A new report on Uzbekistan’s 2019 cotton harvest by Uzbek Forum for Human Rights documents progress toward ending—but not eradication—of state-sponsored forced labor, says the Cotton Campaign.
The report, “Tashkent’s Reforms Have Not Yet Reached Us,” finds that a state-imposed cotton quota, labor shortages, lack of fair and independent recruitment channels, and weak accountability systems contribute to the continuation of forced labor in Uzbekistan’s cotton fields—and that broader reform efforts in the country are being limited by slow progress on civil society freedoms.
The report’s findings are based on more than 100 in-depth and hundreds of short interviews with people involved in the cotton harvest, as well as field visits, farm monitoring in six regions, and data and analysis from a nationwide online survey conducted in partnership with the Solidarity Center and public polling/research firm RIWI Corp.
Employees of state and privately owned enterprises in interviews consistently reported being unable to refuse orders to pick cotton by government officials or employers for fear of dismissal or other job-related consequences. About half of online survey respondents said they could not refuse when asked to go to the fields or pay for a replacement picker. This testimony underscores the pressing need to establish effective recruitment systems free from interference or coercion by the government or the authorities, says the Uzbek Forum for Human Rights.
The report also documents that reform of civil society freedoms has lagged far behind the pace of reforms in other key areas, inhibiting the freedom of citizens to form civic associations such as nongovernmental organizations (NGOs) and independent trade unions empowered to fight forced labor in Uzbekistan. The report notes with concern the small number of independent, self-initiated NGOs registered in the country and the high number of rejections for registration.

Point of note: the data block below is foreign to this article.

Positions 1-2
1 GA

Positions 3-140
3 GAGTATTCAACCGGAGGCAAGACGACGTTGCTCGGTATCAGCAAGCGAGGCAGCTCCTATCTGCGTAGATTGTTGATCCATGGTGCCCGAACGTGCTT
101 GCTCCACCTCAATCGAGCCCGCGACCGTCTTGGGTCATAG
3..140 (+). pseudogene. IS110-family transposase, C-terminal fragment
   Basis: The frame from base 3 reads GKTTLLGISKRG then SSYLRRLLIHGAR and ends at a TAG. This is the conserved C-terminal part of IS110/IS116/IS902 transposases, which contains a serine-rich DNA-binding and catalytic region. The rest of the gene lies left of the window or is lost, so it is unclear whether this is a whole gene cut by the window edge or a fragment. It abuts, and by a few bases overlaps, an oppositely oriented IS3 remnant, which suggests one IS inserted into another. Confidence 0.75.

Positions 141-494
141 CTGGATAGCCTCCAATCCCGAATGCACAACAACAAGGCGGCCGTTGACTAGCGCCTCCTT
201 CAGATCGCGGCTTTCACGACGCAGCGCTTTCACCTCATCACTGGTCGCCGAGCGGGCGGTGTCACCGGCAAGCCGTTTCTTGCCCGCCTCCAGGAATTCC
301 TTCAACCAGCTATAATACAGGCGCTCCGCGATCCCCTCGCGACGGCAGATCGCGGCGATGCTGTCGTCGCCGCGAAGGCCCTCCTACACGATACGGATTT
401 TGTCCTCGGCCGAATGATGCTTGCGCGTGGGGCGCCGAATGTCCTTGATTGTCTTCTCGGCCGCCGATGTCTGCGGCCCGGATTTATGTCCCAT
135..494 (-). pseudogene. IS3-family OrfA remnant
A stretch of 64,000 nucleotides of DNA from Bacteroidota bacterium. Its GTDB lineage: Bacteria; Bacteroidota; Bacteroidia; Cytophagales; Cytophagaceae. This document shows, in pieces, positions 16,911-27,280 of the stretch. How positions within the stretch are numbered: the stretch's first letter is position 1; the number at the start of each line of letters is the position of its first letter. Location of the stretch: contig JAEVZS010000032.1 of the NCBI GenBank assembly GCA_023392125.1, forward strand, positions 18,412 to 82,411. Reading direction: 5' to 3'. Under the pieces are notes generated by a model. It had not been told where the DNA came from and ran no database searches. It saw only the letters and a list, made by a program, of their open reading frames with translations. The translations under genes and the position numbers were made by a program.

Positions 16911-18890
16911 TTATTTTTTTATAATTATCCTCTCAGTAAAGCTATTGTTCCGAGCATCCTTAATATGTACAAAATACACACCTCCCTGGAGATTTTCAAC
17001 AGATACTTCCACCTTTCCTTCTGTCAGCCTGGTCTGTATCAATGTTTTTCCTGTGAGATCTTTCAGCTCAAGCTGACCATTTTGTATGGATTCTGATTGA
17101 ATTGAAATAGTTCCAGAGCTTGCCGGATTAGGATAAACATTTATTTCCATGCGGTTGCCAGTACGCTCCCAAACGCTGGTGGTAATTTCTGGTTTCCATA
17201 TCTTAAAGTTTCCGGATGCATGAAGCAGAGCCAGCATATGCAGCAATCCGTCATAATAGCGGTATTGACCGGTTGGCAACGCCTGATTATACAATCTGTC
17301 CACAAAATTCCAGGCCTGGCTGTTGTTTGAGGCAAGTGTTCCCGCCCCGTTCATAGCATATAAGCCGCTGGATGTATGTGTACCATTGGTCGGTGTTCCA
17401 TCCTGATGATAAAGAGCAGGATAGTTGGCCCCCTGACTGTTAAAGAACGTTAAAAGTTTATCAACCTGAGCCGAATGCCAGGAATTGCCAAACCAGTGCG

“Independent NGOs, unions and civic activists have a central role to play in the reform process in promoting transparency and accountability,” says Solidarity Center’s Eastern Europe/Central Asia Director, Rudy Porter. “There is a pressing need to guarantee basic civic freedoms to empower activists to conduct independent monitoring and ensure labor practices are in line with international standards.”
The U.S. State Department’s annual Trafficking in Persons report yesterday specified that Uzbekistan will remain on its Tier 2 watchlist because the country does not yet meet the minimum standards set out in the U.S. Trafficking Victims Protection Act. The report noted that, “During 2019, the government continued to demand farmers and local officials fulfill state-assigned cotton production quotas or face penalties, which caused local officials to compel work in the annual cotton harvest.”
The Cotton Campaign, of which Solidarity Center is a member, is a global coalition of human rights, labor, responsible investor and business organizations dedicated to eradicating child and forced labor in cotton production in Uzbekistan and Turkmenistan. A Cotton Campaign roadmap for the government of Uzbekistan to dismantle the forced labor system of cotton production was presented to government officials during high-level meetings in Tashkent in May 2018.
Photo: Tashkent region, 2019. Credit: Uzbek Forum for Human Rights
Gaspar Matalaev, a labor and human rights activist who monitored and reported on the systematic use of forced adult labor and child labor in Turkmenistan’s cotton fields, was released today after serving three years in prison on spurious charges stemming from his reporting.
Matalaev was arrested in October 2016, two days after Turkmen.news published his extensive report on state-sponsored forced labor.
He reportedly was tortured and held incommunicado while in prison, according to the Cotton Campaign, a coalition of organizations, including the Solidarity Center, working to end state-organized forced labor in Central Asian cotton fields.
The global labor and human rights communities are hailing the release, but are united in insisting Matalaev should never have been imprisoned.
“Today is not a victory for justice. Matalaev should never have spent the past three years behind bars,” according to the Cotton Campaign. “We will continue to support activists who expose the injustice of forced labor and modern slavery with the support of our global community.”